They should, since he’s finished 8 km of road. Over half.
     I love my son, but I don’t think I could build a road to his school. (In fairness, it is about 500 miles away…) Jalandhar’s determination and hard work are impressive and inspiring. He’s apparently also asking the town to run water and electricity out to his village. 
     No word on whether he’s a plumber or electrician as well.
   Jesus famously told his disciples that if they had even the tiniest amount of faith, they’d be able to move a mountain. I don’t know about you, but that’s one of the toughest statements in the Bible to me. Jesus seems to be saying — no, he explicitly says — that if a believer has any faith at all then impossible things should become commonplace. Move a mountain? Done. That’s tough for me, I have to admit. A little flashier than Jesus normally is. It claims too much, it seems to me. Makes him sound like a TV preacher.
     There’s probably a good chance that Jesus thinks of moving a mountain because of a vision in Zechariah 14:4, where God stands on a mountain near Jerusalem and it splits apart to give the Israelites an escape route from their enemies. That doesn’t really help me though; in fact, to imagine that faith gives us the power to do something that only God can do is even harder to believe. 
     I think, though, that I might have figured out the problem. 
     The problem is that I’m working with a bad definition of faith. I’m thinking of faith as some inner quality that gives a person superpowers — maybe like the X-factor in the X-Men comics. Get your faith charged up enough and you’ll be able to do impossible things. Jalandhar Nayak, however, reminds me that faith isn’t like that at all.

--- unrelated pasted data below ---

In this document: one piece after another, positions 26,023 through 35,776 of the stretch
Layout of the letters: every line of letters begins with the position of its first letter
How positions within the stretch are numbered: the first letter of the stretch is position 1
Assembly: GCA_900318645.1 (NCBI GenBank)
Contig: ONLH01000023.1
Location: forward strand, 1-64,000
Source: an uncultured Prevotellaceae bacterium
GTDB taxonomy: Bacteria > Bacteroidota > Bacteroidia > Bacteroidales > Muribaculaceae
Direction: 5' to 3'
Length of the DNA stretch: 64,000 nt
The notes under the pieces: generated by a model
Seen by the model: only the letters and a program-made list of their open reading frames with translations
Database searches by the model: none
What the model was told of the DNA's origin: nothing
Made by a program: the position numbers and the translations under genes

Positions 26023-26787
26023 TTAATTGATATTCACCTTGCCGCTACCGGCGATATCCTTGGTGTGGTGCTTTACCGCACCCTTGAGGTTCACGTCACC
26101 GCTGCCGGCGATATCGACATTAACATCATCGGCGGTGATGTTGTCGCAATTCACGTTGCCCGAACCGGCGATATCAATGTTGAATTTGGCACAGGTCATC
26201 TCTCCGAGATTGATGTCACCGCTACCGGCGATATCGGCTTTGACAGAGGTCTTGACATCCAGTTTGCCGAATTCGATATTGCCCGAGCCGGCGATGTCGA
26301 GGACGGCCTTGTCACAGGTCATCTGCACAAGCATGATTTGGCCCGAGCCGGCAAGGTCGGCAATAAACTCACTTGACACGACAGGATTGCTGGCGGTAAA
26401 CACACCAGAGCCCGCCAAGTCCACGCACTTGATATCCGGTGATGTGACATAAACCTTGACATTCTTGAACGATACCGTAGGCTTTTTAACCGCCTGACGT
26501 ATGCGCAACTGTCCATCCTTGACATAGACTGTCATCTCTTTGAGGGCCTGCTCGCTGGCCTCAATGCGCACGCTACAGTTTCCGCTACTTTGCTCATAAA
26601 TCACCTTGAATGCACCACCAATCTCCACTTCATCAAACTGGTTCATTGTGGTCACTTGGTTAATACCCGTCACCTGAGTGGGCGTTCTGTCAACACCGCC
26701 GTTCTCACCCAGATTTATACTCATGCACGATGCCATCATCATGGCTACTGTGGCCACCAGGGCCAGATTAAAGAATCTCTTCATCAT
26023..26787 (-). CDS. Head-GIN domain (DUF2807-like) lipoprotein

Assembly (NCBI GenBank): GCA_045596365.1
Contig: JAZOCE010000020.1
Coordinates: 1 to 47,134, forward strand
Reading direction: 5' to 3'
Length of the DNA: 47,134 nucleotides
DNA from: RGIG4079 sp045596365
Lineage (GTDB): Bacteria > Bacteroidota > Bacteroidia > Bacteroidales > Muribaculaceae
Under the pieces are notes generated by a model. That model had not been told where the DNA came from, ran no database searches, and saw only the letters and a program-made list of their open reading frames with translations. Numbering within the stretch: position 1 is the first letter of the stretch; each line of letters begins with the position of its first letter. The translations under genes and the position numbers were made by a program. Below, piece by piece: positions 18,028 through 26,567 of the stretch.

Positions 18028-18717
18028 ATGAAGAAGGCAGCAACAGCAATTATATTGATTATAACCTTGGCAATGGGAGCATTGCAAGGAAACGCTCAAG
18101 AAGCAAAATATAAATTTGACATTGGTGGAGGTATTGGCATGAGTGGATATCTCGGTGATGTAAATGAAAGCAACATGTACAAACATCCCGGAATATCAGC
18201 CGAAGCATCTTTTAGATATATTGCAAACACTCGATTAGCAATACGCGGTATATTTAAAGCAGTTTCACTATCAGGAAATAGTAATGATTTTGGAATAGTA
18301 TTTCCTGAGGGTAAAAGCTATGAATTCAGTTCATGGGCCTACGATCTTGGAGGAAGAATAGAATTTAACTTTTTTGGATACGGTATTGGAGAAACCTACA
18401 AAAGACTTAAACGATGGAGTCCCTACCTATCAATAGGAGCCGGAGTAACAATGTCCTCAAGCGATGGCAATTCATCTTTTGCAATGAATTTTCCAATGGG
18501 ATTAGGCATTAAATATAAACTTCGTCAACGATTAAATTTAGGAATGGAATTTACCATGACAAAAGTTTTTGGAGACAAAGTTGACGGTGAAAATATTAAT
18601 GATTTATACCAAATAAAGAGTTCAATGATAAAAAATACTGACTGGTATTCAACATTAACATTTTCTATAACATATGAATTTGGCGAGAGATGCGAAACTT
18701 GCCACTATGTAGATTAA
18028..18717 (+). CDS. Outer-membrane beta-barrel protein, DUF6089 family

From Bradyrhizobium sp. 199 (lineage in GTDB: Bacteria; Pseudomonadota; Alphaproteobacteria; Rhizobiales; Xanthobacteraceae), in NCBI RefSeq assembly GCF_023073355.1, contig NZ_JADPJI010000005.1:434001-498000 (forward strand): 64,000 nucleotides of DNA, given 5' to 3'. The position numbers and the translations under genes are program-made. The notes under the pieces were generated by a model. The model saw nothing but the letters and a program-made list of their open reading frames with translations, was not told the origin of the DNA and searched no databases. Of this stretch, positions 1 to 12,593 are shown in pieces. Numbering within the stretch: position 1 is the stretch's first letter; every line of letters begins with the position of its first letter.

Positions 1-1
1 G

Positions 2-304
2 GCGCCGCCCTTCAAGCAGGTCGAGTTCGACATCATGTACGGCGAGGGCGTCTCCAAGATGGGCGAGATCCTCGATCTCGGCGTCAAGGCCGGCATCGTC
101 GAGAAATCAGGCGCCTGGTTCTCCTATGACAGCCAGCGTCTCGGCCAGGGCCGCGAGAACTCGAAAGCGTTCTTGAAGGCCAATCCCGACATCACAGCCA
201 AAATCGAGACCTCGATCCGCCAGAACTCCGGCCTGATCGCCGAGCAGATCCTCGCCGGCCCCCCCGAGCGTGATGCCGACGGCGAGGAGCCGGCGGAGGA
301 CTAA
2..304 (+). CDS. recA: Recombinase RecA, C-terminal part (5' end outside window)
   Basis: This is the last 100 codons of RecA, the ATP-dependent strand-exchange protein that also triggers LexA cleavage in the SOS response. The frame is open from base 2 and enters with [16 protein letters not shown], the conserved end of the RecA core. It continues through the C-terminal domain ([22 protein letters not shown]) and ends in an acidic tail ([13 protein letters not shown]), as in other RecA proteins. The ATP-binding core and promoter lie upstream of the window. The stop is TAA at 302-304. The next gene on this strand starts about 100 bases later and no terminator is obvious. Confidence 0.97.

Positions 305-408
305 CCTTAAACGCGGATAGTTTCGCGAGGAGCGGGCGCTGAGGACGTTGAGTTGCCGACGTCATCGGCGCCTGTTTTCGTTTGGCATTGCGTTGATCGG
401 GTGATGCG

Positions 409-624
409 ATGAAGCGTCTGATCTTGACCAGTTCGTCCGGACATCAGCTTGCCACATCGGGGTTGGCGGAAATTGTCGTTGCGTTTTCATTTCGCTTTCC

Faith is what makes you get up every morning and grab your pick.
     There’s a scene in The Last Jedi where Luke Skywalker is training Rey. He asks her what she thinks the Force is, and she says it’s a power that Jedi use to do impossible things. Luke tells her that “everything [she] just said is wrong.” He tells her instead to reach out, to feel the Force. It isn’t something a person uses to do amazing things; it’s there, and you can either recognize it or not. The point is that Rey has misunderstood the Force as a power that’s within herself that she can learn to use to her own advantage. But it’s really a power that’s all around her, that’s already at work, that she can learn to know and lean on. 
     The reason we struggle with Jesus’ words is that we forget that faith isn’t about ourselves at all, that if we only have faith in ourselves we’ll sooner or later disappoint ourselves — and everyone else too. Your faith isn’t supposed to be in your pick, or in the strength and skill with which you swing it, but in the God who's coming the other way to meet up with you. That’s the reason you get up every morning and grab your pick. God is coming, and you can bet that he’ll meet you at lot further than halfway along the road. 
     That’s the kind of faith that enables a woman to get up every morning and care for her husband as Alzheimer’s inexorably takes him away from her. It’s the kind of faith that strengthens a couple to care for their autistic child, though they know the usual expressions of love between child and parents will be few and far between. It’s the kind of faith that inhabits a missionary far from home, a writer casting his words out into the world, a hurt wife offering forgiveness to her husband without knowing where it might come from. It’s the kind of faith that allows regular people face their own deaths with bravery and hope. Faith makes us believe that the impossible is possible because God is already at work, and that if we’ll just get to work too we’ll see him directly. We have to get to work on the road, but the job isn’t ours alone.